You might want to periodically remove the non-openers from your list. You can try to “reactivate” them by segmenting out of your main list, sending them a last e-mail asking if they want to keep getting e-mails and to click on a link to indicate that. To spice it up, you could offer a valuable freebie like an e-book to entice people to click.
Some hard-core marketers also remove the non-clickers. This can drastically reduce your list size, which saves money on your e-mail service provider fees. They typically charge per person on your list (even the ones who unsubscribed! The ESP still stores their records).
Your click-through rates will skyrocket because your list will only have clickers, who are the hyper-responsive people.
Depending on how fast your list is growing, you could clean your list every 30, 60 or 90 days.
Increasing E-mail Opens
The tried-and-true tactic is using a catchy subject line to get people to open your e-mails.
Caveat: curiosity and mystery are fine, but always make sure you “pay off” in the actual message. Deliver on the promise. If you always bait-and-switch, people will stop opening your e-mails.
How to come up with catchy headlines:
“The Magazine Trick” – Go to Google Images and do a search for a magazine in your niche. A bunch of magazine covers should come up. Click on each cover to enlarge it and read the headlines. You’ll find things your target audience cares about, plus good headlines.
Reddit deserves a little more detail. Popular posts get “upvoted” by users, so you’re seeing what headlines are really effective. You can also go into “sub-reddits” targeted at different niches for more specific and effective headlines.
Increasing E-mail Clicks
Andy talked about using formatting to make your links stand out and get clicked more.
–Put more than one link in your e-mail.
–Add more space above and below your link.
–Center your links in the e-mail.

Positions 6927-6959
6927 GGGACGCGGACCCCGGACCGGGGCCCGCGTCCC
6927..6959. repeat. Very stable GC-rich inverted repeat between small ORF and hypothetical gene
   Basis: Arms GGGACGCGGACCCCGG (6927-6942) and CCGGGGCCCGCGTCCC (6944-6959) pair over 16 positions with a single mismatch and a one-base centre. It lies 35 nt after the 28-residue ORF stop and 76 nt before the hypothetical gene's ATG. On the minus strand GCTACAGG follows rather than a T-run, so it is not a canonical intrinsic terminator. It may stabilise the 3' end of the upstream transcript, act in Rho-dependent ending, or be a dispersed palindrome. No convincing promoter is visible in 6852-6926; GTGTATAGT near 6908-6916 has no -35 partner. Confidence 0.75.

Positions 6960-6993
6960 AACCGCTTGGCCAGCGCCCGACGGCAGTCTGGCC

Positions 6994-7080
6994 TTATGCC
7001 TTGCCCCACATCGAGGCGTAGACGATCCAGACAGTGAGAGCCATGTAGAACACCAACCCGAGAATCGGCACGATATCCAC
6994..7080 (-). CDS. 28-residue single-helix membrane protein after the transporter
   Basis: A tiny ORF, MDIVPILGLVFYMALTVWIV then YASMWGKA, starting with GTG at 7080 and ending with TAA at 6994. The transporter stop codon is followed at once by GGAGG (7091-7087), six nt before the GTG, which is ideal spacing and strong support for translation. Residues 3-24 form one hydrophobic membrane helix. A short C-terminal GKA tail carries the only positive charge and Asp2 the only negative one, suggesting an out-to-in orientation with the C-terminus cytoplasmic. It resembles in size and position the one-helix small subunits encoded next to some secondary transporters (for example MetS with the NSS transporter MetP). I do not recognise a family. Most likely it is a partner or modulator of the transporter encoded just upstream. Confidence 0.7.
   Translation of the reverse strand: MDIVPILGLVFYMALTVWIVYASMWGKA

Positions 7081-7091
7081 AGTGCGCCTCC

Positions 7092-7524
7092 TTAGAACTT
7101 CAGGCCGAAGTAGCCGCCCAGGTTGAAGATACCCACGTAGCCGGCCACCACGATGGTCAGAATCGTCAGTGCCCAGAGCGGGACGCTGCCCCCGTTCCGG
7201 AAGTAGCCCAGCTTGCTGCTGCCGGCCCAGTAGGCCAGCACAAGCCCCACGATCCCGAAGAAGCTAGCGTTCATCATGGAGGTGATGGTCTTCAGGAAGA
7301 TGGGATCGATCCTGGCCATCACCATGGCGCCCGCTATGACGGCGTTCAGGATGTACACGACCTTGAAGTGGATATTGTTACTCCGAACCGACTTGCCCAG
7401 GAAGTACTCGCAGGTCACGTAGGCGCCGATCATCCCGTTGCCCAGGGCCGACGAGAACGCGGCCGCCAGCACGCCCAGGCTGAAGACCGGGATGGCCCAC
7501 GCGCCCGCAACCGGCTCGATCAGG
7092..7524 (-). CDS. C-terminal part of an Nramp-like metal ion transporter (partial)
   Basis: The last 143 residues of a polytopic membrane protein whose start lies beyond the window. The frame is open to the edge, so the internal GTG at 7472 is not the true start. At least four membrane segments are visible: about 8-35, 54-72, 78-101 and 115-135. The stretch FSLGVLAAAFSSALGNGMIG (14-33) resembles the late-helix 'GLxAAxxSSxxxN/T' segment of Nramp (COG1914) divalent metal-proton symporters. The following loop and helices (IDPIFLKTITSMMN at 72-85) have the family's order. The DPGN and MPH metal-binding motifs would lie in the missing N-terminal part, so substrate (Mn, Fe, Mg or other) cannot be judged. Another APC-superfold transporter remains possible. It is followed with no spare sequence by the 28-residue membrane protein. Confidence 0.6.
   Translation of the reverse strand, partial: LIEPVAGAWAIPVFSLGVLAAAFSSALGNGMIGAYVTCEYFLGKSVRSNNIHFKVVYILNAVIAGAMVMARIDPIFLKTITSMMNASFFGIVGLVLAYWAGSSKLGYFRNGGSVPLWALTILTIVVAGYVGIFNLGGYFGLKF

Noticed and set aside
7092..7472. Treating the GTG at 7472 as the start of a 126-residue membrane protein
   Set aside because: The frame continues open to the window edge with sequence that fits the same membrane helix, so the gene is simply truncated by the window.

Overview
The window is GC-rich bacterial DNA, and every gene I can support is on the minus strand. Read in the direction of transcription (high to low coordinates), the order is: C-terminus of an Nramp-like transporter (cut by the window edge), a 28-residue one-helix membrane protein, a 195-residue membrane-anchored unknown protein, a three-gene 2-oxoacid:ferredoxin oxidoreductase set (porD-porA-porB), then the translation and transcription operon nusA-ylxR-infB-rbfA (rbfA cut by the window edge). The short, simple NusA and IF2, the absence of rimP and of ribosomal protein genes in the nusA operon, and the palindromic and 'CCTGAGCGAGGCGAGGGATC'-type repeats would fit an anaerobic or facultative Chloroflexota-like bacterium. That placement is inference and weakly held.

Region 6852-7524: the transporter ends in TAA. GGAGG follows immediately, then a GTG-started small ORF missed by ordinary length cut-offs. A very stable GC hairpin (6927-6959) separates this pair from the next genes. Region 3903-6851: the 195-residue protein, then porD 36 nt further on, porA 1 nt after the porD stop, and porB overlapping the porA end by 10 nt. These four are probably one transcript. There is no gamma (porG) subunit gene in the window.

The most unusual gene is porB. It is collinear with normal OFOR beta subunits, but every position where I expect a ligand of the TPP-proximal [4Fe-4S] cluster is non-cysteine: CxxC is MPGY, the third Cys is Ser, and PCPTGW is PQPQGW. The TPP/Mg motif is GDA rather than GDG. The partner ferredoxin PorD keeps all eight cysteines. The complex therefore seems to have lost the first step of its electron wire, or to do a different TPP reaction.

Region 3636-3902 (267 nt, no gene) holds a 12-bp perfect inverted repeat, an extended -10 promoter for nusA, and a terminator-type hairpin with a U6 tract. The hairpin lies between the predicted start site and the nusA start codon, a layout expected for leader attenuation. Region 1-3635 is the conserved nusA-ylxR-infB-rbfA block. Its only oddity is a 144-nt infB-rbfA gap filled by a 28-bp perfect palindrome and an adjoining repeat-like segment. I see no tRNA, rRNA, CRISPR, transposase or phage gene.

–Use characters to focus reader’s attention. Can feel cheesy, though.
Example: —>>> Click my affiliate link <<<—
How to Write E-mails that Sell (without feeling sales-y)
One of the attendees voiced a concern I’m sure a lot of entrepreneurs have had: how do you sell–without “selling out”? In her case, she was in the real estate niche, and talked about a guru who had really high-pressure sales e-mails with pitch after pitch.
You really have to strike a balance. Good copywriters have declared that if you really have a solution (your product) that can help people, you are doing them a disservice by not doing everything you can ethically to convince your prospects to buy it, so they can get it in their hands and solve their problems. There’s nothing wrong with promoting solutions.
Telling stories is a great way to build a bond with subscribers. But which stories? Tell the right stories, and your subscribers will feel like they know you and will want to buy from you. Tell the wrong stories, and you risk over-sharing, telling irrelevant details, appearing narcissistic and turning off subscribers.
There’s no magic bullet, but this episode of The McMethod E-mail Marketing podcast points to a solution:
I must have listened to this 5 or 6 times, and I rarely listen to podcasts more than once. She really took the whole cliche of “Just be yourself” and explained how it could be a practical strategy, not just feel-good fluff.
Megan really nails it with her “Empathy Zone” concept. Think of where your experiences and your prospect’s emotions overlap, and tell stories from that. Use stories of your experiences to reflect their own feelings. I’m not doing it justice with this description, best to listen to it explained from the source herself.